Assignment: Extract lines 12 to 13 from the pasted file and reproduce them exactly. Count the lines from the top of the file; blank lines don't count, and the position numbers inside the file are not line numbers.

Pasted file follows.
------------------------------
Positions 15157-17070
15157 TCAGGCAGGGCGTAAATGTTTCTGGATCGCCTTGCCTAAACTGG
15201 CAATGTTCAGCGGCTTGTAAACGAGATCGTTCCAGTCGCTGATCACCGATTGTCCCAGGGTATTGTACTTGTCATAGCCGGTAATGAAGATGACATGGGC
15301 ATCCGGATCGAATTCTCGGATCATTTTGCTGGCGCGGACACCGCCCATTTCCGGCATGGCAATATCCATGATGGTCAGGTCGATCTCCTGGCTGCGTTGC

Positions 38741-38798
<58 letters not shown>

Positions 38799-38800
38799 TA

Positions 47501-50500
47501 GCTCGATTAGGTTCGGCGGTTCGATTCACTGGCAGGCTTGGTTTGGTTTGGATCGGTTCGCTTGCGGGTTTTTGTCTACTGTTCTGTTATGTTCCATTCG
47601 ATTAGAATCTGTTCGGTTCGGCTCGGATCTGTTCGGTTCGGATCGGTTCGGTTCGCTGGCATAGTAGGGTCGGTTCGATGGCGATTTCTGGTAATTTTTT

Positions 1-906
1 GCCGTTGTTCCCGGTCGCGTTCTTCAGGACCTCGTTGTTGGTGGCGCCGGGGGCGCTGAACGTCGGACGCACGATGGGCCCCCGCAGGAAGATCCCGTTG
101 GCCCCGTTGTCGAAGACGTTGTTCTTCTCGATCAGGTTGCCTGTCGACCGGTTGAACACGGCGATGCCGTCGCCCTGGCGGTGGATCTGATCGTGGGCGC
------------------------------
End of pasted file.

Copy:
Positions 1-906
1 GCCGTTGTTCCCGGTCGCGTTCTTCAGGACCTCGTTGTTGGTGGCGCCGGGGGCGCTGAACGTCGGACGCACGATGGGCCCCCGCAGGAAGATCCCGTTG